Willson Contreras commissions heart-warming painting commemorating his relationship with Joe Maddon

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USA Today

Willson Contreras commissions heart-warming painting commemorating his relationship with Joe Maddon

Joe Maddon’s time with the Cubs may be over, but the memories made in his five years on the North Side will live on in Chicago sports lore forever. No matter how frustratingly his tenure may have ended, the outpouring of support and appreciation from management, fans and players alike throughout the process of Maddon’s departure are evidence of that.

“I love him like a dad,” Anthony Rizzo said

“I personally never could have imagined having such a wonderful partner,” Theo Epstein later added, standing beside Maddon as they delivered joint reflections on the end of the era.

Maddon touched the lives of so many within the organization and without in his time with the Cubs, but not many more so than catcher Willson Contreras, who burst onto the scene as one of the best young sluggers in baseball under Maddon’s guidance. Maddon — a catcher himself in his short time as a player — never shied away from criticizing Contreras in times he thought it earned, but it’s clear that the two forged a real bond over the last four years. 

Sunday afternoon, artist Austin Ploch revealed that Contreras reached out to him shortly after the end of the 2019 season to commission this heart-warming piece, commemorating the mutual respect and adoration between mentor and pupil:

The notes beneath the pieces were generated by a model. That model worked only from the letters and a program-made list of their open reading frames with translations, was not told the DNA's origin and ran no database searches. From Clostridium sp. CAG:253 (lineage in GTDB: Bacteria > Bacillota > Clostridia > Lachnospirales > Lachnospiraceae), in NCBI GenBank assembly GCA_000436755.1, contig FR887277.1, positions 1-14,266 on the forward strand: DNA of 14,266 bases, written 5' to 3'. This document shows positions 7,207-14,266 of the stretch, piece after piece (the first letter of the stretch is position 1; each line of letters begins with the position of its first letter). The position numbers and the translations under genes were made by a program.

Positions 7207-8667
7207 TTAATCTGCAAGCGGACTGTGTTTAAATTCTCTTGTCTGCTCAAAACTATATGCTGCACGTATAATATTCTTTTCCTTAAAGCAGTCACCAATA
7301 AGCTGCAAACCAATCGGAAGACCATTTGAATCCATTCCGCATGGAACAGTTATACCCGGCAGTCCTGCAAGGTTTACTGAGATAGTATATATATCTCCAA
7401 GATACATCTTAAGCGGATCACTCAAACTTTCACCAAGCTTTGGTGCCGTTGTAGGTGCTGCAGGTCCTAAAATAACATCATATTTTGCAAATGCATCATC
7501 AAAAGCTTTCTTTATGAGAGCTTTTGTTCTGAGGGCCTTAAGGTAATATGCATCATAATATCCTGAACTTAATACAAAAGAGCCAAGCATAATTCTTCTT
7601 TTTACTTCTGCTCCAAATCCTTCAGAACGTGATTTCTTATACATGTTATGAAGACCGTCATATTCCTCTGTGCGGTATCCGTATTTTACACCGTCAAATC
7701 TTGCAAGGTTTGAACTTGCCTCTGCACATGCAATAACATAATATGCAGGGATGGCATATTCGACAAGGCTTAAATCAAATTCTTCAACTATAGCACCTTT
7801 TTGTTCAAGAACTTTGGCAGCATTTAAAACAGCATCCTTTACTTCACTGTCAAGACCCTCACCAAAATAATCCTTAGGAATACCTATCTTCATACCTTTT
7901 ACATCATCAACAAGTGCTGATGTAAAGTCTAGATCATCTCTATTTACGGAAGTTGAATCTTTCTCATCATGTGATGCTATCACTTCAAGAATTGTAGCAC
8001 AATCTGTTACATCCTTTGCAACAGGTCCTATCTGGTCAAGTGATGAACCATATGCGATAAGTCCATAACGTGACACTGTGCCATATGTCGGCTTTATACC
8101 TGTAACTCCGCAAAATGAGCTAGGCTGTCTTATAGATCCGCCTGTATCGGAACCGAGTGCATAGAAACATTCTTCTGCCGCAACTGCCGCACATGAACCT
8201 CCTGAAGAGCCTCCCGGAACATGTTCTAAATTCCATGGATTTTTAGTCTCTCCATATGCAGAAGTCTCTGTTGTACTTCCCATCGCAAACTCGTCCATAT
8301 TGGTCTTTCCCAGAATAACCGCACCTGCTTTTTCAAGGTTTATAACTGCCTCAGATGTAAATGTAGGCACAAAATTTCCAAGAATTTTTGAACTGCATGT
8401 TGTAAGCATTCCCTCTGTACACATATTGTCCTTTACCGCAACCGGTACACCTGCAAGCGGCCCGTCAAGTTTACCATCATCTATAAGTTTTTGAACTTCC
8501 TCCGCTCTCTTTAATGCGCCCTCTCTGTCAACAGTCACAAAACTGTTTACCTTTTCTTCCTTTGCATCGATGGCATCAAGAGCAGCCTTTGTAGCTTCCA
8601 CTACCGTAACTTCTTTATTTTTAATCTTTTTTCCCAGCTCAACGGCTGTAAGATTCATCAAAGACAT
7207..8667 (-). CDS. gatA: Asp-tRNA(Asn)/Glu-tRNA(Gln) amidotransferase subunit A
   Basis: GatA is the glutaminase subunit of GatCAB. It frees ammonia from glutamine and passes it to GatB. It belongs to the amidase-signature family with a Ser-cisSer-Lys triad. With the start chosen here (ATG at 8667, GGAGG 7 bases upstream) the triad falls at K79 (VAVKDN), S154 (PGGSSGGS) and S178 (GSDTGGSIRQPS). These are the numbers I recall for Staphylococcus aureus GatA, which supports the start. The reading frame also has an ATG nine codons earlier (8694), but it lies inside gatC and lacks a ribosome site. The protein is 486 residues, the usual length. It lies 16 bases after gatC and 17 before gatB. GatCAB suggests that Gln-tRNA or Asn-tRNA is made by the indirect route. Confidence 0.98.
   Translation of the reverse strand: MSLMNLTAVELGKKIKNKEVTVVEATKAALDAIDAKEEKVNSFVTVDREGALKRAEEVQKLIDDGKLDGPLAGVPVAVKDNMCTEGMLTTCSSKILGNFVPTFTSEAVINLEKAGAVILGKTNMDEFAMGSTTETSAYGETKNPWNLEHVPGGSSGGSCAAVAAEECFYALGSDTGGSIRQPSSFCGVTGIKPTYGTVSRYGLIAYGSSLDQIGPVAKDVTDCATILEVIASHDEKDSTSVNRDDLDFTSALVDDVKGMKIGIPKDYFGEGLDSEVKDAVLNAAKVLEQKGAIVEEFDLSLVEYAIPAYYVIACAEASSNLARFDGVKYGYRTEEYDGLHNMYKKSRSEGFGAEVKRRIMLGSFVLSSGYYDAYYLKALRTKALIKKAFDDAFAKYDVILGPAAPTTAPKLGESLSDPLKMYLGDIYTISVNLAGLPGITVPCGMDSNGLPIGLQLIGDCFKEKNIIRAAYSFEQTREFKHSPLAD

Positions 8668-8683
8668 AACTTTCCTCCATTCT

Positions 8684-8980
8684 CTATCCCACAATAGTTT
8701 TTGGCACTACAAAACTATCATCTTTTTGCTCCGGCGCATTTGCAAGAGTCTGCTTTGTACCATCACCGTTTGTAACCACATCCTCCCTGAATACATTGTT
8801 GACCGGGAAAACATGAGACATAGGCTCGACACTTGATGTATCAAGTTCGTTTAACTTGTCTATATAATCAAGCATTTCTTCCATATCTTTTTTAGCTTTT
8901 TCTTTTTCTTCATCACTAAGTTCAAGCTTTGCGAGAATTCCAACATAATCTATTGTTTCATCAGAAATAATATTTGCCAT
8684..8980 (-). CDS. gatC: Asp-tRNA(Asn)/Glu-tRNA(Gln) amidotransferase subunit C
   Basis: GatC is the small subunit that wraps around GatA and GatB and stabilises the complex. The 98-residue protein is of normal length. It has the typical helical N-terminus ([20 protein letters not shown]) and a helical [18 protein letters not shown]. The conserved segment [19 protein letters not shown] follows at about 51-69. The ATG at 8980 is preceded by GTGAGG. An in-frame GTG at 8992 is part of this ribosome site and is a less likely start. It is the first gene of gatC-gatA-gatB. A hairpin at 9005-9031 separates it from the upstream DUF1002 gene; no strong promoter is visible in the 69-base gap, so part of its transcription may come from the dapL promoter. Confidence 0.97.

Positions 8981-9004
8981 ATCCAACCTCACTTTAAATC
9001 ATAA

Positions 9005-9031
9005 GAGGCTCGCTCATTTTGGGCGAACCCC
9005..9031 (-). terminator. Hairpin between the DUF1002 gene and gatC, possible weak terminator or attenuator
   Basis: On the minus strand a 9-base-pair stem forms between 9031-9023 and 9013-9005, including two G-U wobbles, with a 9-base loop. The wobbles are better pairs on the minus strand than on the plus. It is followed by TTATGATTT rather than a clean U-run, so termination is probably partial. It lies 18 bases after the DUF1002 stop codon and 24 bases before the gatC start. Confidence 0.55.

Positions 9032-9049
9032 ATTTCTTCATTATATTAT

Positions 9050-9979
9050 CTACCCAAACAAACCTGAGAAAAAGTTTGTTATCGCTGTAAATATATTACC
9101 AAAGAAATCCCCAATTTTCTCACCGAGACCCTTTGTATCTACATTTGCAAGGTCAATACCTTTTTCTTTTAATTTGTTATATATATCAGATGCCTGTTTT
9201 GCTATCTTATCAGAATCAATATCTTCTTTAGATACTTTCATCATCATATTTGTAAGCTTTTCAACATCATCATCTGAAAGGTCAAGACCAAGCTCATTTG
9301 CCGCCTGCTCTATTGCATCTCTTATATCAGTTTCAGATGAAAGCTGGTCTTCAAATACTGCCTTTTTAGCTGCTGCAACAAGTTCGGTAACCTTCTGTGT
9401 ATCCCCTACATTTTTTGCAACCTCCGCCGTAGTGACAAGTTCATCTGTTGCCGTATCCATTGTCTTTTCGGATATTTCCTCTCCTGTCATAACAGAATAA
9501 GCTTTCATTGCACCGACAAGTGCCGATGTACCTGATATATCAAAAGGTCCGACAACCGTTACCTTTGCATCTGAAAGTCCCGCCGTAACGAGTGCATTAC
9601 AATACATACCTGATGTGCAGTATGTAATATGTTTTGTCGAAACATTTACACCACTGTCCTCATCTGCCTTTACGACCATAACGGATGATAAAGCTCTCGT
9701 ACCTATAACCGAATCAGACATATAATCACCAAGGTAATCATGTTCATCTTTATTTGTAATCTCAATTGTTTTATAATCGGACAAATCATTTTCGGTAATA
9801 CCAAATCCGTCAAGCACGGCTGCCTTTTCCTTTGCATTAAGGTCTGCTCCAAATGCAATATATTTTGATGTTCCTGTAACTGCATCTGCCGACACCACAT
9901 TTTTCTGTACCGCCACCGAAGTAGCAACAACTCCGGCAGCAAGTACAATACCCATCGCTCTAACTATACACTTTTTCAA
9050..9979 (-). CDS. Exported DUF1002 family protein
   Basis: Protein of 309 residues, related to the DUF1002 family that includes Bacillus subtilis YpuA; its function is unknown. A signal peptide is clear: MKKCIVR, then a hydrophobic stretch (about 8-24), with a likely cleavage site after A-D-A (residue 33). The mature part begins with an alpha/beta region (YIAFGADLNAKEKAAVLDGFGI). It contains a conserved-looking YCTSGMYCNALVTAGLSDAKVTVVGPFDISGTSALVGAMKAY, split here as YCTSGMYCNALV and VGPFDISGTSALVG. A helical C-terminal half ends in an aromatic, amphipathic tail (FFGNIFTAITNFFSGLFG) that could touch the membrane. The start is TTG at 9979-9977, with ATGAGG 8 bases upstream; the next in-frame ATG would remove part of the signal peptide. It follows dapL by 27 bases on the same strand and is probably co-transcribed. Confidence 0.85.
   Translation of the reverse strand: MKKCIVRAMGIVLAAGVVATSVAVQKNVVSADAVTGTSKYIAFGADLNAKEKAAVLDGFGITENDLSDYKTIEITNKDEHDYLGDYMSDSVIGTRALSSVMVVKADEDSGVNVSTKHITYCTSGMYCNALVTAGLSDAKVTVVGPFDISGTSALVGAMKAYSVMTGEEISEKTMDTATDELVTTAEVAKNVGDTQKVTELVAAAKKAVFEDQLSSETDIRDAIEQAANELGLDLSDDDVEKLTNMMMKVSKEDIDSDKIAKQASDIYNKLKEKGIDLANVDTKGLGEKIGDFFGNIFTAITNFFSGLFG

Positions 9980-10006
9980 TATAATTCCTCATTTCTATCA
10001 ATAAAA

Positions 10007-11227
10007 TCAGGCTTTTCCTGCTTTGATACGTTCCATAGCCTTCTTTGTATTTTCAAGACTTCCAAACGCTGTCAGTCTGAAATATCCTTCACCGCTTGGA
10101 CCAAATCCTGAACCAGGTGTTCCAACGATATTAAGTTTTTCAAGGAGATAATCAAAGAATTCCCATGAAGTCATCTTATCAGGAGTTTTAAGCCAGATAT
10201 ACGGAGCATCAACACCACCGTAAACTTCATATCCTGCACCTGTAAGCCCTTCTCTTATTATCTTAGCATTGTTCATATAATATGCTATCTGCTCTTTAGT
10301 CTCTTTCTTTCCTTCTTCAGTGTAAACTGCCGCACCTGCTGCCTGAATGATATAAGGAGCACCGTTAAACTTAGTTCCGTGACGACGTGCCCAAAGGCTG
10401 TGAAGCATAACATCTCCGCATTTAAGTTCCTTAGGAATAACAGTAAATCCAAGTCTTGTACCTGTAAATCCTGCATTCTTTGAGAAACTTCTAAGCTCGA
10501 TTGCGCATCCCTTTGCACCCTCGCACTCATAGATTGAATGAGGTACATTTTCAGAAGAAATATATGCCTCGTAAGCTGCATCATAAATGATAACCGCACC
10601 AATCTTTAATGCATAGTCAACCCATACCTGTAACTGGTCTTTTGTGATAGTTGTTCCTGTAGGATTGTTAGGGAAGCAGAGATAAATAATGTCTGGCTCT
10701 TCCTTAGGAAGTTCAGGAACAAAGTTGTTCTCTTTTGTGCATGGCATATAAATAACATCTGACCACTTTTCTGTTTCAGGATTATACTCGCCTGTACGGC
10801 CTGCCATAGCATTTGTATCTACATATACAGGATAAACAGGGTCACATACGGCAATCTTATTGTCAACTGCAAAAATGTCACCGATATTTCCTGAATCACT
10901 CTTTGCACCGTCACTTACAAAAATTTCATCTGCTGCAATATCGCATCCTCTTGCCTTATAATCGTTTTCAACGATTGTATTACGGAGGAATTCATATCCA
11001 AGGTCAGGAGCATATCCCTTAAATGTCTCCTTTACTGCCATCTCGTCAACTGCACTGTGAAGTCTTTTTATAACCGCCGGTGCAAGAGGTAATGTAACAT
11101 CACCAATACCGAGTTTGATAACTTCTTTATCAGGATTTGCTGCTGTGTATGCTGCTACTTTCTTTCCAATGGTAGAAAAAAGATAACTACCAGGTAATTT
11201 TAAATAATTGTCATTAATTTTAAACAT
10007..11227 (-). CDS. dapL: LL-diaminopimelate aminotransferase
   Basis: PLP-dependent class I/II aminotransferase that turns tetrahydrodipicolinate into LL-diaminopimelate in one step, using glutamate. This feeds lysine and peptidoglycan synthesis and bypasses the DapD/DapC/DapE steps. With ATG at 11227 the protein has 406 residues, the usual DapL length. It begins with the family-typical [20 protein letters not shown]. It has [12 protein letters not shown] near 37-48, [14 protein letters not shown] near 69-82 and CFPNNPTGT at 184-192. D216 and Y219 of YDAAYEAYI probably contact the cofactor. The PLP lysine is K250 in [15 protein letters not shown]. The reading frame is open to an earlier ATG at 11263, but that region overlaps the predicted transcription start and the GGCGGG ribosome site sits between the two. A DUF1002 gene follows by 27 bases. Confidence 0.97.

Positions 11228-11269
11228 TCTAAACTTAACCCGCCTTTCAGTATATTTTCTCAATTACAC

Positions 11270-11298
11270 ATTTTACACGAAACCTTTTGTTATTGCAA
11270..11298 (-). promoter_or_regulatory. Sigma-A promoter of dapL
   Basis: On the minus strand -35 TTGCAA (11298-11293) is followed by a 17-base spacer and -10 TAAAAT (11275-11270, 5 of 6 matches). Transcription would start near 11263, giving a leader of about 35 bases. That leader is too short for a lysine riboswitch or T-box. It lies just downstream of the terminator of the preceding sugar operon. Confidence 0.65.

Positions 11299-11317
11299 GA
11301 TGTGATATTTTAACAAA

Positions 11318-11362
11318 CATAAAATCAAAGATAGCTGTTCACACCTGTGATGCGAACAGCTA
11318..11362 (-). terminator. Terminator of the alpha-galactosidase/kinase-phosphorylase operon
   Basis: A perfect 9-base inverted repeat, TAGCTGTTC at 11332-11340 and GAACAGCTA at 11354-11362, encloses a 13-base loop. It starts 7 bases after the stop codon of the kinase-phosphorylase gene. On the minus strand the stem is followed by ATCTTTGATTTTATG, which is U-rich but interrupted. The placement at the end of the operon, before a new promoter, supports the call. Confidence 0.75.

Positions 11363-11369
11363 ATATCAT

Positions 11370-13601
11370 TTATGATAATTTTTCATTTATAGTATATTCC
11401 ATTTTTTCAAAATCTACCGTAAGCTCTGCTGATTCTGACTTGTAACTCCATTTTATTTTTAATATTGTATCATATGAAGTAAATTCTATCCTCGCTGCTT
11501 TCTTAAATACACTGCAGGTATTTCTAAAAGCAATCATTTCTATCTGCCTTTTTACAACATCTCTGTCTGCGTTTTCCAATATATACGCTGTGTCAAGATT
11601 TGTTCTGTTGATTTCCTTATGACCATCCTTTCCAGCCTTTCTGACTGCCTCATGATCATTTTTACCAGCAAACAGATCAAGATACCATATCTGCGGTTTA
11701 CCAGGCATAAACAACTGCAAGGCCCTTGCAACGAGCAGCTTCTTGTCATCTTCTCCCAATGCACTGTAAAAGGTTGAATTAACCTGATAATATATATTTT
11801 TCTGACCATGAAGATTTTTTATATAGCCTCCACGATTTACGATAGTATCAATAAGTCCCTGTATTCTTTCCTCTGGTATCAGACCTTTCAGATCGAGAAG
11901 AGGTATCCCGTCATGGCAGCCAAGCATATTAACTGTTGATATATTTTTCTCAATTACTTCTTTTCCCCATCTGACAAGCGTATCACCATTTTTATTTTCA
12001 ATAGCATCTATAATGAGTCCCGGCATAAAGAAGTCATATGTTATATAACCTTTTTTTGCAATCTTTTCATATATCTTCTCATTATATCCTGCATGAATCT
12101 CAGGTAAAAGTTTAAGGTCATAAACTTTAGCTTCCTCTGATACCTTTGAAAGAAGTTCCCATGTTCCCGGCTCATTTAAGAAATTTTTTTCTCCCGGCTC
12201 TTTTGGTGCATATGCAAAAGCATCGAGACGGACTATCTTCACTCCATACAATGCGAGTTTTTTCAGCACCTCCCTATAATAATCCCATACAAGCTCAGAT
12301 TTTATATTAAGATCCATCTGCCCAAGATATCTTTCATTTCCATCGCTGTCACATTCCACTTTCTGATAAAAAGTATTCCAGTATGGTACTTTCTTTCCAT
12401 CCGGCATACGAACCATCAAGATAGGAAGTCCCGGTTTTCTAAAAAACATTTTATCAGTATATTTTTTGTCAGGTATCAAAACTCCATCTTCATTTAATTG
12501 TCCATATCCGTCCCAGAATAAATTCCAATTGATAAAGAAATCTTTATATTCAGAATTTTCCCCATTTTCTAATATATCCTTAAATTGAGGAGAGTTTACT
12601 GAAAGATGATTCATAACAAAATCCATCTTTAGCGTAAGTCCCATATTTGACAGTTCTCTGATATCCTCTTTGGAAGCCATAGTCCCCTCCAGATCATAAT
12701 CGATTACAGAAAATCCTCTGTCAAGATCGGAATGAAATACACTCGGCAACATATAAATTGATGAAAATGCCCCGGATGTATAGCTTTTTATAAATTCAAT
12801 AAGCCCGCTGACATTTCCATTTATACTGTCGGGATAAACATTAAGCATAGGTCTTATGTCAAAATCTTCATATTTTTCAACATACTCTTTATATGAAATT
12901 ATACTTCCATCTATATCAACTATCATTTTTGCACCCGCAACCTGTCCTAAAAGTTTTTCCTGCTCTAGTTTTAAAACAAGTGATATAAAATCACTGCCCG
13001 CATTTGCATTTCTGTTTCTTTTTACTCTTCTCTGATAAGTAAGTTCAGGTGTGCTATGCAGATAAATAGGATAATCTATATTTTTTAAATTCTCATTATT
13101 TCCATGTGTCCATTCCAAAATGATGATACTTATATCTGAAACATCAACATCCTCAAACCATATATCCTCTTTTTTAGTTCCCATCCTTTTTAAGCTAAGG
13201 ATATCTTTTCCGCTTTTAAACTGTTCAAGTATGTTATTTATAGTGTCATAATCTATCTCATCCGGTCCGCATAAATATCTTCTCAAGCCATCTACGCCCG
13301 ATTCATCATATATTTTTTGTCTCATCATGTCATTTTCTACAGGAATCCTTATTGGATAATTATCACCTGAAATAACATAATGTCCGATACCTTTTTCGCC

The painting is derived from a photo of the two that Contreras posted to his Instagram account after it was officially announced that Maddon would not return as the Cubs manager:

Ploch has commissioned work for Contreras before, but now Willson will have a tangible memento to remember his first manager (along with his 2016 World Series ring). We’re not crying, you’re crying.

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Cubs to reportedly conduct second interview with Joe Espada for managerial opening

Cubs to reportedly conduct second interview with Joe Espada for managerial opening

Astros bench coach Joe Espada has two days off before Houston hosts Game 1 of the World Series on Tuesday, but it looks like some of that time will be spent in Chicago.

According to multiple reports, the Cubs will interview Espada a second time for their managerial opening. MLB Network's Jon Heyman reports that the interview is happening on Sunday.

Espada is one of the more sought after managerial candidates this offseason, as he's spent the last six seasons with two of baseball's leading franchises. The 44-year-old has been Astros bench coach since 2018, and prior to that, he spent four seasons with the Yankees — 2014 as a front office assistant, 2015-17 as third base coach.

David Ross was the presumed favorite for the Cubs' opening, when the process got underway. However, by landing a second interview, Espada has clearly given the team something to think about. In fact, NBC Sports Chicago's David Kaplan reported on Thursday the Cubs came away "exceptionally impressed" from Espada's first interview on Monday. 

MLB prefers teams not to make managerial announcements during the World Series. So, it might be a few more weeks before the Cubs announce their decision, unless they do so on Sunday or Monday.